Lather, rinse, revulsion.
Dear Word Detective: My sister recently recommended to me a product that has to be in the running for the worst product name of all time — “No-Poo,” a chemical-free shampoo. Contemplating the name got me to thinking about the origin of the word “shampoo.” According to the Oxford English Dictionary, the word comes from the Hindi for “to press,” but that hardly explains how such an odd-sounding word came to be used for such an everyday item. Can you please elucidate? — Jackie.
Well, there you go. Who needs CNN? All I have to do is read my email and I learn all sorts of things I’d never have otherwise known about. I just Googled “no-poo” and discovered that there is, evidently, a widespread semi-underground “no poo” movement to eschew shampoo, promoted by people who believe that the chemicals in commercial shampoos are harmful to both your scalp and the planet. The most popular substitute for shampoo seems to be a concoction made with baking soda and vinegar, and the commercial “No Poo” product your sister endorsed is probably a variant on that mixture. I’d give no-pooing a shot myself, but I’m a bit put off by this warning from MSNBC: “In the beginning stages of a no-poo experiment, most people seem to go through a two- to six-week period when their hair looks like, well, poo.” After that, presumably, your hair looks great but your friends are hiding from you. Maybe I’ll just shave my head.
It is true that the root of our modern “shampoo” is the Hindi word “campo” (or “champo”) which is the imperative form of the verb “campna” (or “champna”), meaning “to press.” As far as we know, the word “shampoo” first appeared in print in English in 1762, and the tone of that first use is interesting: “Had I not seen several China merchants shampooed before me, I should have been apprehensive of danger.” The reason the writer was somewhat anxious is that the original “shampoo” involved much more than the hair. It was a full-body deep massage, apparently involving quite forceful rubbing and kneading of the limbs and torso (thus the relevance of “to press”), administered as part of the standard Turkish bath routine. Only at the end of the process was the shampoo-ee’s hair washed.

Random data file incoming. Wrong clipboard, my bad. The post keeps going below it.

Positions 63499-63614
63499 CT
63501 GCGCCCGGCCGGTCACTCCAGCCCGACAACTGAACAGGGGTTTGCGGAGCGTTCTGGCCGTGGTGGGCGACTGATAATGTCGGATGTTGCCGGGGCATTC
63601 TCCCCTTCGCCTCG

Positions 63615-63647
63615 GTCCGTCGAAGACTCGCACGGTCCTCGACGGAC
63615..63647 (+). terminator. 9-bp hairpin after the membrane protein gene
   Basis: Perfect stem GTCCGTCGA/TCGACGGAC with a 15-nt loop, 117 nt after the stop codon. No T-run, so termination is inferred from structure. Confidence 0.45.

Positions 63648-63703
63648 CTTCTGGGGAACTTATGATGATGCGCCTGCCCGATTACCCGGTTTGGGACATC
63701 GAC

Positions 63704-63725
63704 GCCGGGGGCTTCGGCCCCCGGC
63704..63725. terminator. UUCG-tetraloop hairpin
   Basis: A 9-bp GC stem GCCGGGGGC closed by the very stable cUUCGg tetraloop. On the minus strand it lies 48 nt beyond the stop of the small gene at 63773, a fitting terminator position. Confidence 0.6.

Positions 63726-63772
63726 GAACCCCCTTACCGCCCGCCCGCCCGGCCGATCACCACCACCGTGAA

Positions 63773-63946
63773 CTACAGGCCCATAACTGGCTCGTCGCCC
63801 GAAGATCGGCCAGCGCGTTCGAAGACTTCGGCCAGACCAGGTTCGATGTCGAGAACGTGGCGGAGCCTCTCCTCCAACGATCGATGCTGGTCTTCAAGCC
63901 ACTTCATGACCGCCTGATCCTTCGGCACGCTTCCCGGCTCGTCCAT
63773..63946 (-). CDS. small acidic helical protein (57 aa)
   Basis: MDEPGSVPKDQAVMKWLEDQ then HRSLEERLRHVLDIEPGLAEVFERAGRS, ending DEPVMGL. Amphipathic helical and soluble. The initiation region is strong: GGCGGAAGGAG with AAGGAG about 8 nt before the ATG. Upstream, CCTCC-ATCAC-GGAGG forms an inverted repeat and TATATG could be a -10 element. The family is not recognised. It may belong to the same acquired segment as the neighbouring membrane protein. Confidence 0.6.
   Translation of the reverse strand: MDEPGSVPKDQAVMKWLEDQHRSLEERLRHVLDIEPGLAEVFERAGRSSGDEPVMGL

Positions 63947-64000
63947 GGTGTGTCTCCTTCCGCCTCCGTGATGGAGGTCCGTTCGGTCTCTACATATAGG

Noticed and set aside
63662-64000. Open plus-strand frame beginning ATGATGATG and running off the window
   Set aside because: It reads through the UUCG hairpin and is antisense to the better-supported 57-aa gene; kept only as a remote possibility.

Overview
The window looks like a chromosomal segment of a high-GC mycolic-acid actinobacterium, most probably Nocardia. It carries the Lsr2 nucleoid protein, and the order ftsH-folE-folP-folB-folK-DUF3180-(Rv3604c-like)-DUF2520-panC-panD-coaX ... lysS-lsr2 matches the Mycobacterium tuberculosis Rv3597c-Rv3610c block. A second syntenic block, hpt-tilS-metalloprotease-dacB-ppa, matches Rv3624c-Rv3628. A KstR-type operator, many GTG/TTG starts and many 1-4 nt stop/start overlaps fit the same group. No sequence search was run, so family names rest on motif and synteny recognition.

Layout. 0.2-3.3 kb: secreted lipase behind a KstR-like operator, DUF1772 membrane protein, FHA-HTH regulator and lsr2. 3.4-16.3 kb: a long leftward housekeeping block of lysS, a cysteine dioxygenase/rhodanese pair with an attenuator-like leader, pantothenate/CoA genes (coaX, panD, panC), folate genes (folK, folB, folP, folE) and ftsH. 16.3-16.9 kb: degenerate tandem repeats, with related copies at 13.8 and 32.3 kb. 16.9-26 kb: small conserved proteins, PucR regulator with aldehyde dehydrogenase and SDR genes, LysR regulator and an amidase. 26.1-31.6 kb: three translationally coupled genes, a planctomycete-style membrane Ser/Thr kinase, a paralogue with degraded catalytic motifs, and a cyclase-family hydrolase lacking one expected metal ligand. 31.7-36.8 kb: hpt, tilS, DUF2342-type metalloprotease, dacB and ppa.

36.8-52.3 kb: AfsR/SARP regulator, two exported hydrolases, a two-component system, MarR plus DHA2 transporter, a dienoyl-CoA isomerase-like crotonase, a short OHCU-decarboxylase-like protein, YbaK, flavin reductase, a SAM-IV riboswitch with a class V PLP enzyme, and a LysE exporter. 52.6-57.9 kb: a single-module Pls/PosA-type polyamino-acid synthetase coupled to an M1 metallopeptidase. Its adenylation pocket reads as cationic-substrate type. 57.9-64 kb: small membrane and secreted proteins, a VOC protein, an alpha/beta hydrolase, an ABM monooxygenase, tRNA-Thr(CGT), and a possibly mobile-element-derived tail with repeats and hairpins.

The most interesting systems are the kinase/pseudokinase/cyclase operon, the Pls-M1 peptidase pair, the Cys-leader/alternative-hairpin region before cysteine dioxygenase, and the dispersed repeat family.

The word “shampoo” was brought back to England in accounts of British colonial life in India, but the custom of beginning one’s day with a full “shampoo” was understandably a non-starter in Britain. So by the early 19th century “shampoo” had been narrowed to its current modern senses of simply “the act of washing the hair with a cleaning agent” or “the soap, etc., used to clean one’s hair.”
Interestingly, there was an earlier (but now obsolete) term in English, a bit closer transliteration of the original Hindi “champo,” which was “champing,” meaning the whole full-body “shampoo.” The earliest use of this term found so far in print, from 1698, mentions a mechanical massage apparatus noted by Western travelers in China: “A kind of Instrument, called, in China, a Champing Instrument. Its use is to be [rubbed] or [rolled] over the Muscular Flesh.” The term “champing” may be gone, but I believe the same sort of gizmo can still be seen today in late-night TV infomercials.
Awesome. Will it work with American Idol?